The Provident Savings Institution was the first bank in Jersey City and Hudson County and is New Jersey's oldest mutual savings bank.
The bank was granted a charter in 1839 with John F. Ellis as president. It occurred on the heels of the economic Panic of 1837, and it thereby did not begin to conduct business until 1843 when it opened as The Provident Institution for Saving. Under the leadership of Dudley S. Gregory, its president from 1841 to 1874, the bank hoped to allay the concerns of depositors with its unique banking operation at the time as a "mutual savings bank" that would assist the immigrant poor in the city. According to its charter, the bank "shall be capable of receiving from any person or persons any deposit or deposits of money . . . and of using and improving the same . . . provided that no part of the funds of said corporation shall be used at any time for banking purposes" (Quoted in An American Success Story 10). The new savings bank granted depositors semiannual dividends and paid no salary to its officers.
The incorporation of the bank also occurred one year after the incorporation of Jersey City as an independent municipality and one year after Gregory's first year as mayor. He is credited with advancing the city's growth with improvements such as sidewalks and firehouses.
The Provident opened in a room in the Temperance Hall, at Washington and York streets, on October 16, 1843. To accommodate the growing number of depositors, Gregory moved the bank's operations in 1846 to the office of its treasurer Peter Bentley at 23 Montgomery Street for daytime transactions and to the Mechanics and Traders Bank providing evening hours.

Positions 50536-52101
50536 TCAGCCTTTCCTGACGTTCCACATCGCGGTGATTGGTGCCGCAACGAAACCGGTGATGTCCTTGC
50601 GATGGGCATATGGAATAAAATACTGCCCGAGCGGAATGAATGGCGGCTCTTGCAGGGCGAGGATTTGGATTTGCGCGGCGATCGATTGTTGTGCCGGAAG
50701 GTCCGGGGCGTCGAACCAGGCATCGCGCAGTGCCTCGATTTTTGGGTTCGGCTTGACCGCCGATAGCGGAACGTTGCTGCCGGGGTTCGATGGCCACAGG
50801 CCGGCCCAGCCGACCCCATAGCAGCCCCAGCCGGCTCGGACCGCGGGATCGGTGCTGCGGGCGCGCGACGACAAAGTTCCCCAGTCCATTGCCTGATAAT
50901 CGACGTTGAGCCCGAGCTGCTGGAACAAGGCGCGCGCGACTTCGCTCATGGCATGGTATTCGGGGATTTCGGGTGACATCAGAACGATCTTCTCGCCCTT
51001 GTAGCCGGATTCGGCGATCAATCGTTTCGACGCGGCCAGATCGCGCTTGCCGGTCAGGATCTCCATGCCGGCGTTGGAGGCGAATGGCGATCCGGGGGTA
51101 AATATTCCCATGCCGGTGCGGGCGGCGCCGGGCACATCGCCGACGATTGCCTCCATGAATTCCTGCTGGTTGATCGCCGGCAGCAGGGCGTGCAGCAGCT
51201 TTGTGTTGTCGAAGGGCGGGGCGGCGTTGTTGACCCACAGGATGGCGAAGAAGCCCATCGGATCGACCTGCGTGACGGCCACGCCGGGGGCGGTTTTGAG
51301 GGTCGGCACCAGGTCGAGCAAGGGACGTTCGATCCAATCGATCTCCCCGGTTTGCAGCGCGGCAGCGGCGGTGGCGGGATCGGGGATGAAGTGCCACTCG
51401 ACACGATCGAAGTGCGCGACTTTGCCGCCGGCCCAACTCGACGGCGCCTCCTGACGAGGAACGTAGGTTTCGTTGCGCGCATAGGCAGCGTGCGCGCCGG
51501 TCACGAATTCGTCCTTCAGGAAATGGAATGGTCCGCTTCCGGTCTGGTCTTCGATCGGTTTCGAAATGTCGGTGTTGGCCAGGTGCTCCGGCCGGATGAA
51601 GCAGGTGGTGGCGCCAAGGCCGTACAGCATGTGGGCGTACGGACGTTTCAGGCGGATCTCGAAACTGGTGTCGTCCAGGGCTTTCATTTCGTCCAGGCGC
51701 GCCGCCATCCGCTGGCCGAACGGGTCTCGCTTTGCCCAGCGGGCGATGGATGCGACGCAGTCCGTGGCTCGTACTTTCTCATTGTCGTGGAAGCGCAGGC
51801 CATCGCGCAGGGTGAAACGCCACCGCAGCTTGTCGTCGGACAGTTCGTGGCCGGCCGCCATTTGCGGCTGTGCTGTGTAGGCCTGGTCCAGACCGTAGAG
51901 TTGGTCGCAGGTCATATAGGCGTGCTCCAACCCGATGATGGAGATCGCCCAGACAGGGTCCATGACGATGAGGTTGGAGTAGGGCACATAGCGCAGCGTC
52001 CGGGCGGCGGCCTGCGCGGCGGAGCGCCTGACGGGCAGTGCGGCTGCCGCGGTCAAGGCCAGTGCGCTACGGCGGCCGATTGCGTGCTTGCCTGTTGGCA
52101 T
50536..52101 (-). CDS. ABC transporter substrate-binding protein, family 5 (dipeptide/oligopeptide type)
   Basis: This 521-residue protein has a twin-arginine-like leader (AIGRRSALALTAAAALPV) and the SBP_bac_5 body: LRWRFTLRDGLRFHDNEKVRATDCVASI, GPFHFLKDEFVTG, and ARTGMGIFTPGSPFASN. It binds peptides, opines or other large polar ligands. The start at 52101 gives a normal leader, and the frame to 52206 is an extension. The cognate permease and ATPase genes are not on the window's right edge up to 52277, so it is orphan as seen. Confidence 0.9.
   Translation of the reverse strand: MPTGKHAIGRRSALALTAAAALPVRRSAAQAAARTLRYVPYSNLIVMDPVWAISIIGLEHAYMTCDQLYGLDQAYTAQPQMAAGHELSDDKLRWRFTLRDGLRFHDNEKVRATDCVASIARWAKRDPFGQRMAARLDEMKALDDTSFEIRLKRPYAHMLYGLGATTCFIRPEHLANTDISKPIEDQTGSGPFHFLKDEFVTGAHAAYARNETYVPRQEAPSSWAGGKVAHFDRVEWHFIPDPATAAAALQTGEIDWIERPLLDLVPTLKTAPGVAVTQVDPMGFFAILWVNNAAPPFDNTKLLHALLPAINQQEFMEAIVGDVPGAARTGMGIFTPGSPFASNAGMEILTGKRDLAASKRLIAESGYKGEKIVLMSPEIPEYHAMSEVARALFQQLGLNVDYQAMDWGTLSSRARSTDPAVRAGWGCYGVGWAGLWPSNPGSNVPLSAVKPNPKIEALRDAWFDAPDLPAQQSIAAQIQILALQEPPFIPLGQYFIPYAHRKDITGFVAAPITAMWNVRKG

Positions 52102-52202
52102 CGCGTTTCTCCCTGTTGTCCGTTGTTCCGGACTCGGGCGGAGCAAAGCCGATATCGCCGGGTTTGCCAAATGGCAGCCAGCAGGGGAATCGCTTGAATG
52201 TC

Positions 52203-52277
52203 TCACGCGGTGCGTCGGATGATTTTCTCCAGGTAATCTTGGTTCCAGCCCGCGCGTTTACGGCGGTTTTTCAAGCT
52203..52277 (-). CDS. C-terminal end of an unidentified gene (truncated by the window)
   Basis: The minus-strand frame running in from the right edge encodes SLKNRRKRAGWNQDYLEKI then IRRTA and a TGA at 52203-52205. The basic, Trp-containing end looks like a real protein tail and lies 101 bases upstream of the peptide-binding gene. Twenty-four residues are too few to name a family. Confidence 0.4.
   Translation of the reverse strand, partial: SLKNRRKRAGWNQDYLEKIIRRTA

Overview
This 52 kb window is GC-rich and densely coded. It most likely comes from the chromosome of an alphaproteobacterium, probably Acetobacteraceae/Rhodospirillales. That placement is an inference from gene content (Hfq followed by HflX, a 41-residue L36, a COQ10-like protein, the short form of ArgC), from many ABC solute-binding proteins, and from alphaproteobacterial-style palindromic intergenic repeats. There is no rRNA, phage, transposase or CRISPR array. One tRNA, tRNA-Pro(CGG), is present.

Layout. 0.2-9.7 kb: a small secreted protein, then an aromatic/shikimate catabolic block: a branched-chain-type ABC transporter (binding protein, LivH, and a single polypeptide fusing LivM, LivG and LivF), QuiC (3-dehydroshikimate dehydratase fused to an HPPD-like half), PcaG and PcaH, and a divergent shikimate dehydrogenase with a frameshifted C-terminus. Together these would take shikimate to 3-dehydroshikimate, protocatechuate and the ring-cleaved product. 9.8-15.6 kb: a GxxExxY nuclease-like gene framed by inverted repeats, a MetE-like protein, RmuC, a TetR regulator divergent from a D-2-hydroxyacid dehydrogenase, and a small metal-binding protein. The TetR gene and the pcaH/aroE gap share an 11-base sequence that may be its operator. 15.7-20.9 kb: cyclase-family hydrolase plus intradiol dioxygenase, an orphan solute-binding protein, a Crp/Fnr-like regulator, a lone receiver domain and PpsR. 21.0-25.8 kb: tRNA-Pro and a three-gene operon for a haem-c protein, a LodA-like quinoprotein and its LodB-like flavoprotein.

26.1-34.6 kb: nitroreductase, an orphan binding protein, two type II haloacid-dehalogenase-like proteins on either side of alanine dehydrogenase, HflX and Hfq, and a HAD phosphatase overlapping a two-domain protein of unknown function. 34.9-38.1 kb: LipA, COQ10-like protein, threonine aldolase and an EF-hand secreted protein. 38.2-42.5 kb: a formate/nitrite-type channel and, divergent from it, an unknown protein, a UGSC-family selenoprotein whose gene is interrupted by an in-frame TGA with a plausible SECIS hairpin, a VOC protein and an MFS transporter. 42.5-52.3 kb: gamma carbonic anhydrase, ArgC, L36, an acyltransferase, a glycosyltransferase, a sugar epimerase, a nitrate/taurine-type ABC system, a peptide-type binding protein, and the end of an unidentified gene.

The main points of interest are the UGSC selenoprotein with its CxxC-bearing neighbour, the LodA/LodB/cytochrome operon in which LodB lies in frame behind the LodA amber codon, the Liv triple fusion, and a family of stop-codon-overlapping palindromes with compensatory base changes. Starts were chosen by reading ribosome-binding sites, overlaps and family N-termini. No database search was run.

In 1853 the Provident and the Mechanics and Traders Bank shared a new building at the southwest corner of Plymouth and Washington streets. This property was the former home of Dr. Theodore R. Varick, a surgeon and a grandson of Richard Varick of the Associates of the Jersey Company, at 239-241 Washington Street. The location was chosen for its proximity to the ferry to New York City and commuter traffic in the area.
During the Civil War era, the Provident again shared a building with the Mechanics and Traders Bank, now called the First National Bank, on the corner of Hudson Street and Exchange Place. The Provident took over the building and formally referred to itself as "The Beehive Bank" and then "The Old Beehive."
According to historian Barbara Petrick, "A beehive, symbolize[ed] the thrift and industry of many humble workers . . . ." (Petrick 30). In 1843 a local newspaper, the Jersey City Advertiser, described the purpose of the savings bank: "We expect to see deposits made by mechanics, and artisans, laborers, and servants, shopkeepers and apprentices, men and women, boys and girls . . . these will be the proprietors of the beehives" (quoted in Petrick 30). The bank's earlier association with the local Temperance Society also seems to affirm Gregory's belief that together the bank and the temperance movement could influence the behavior of the city's working poor.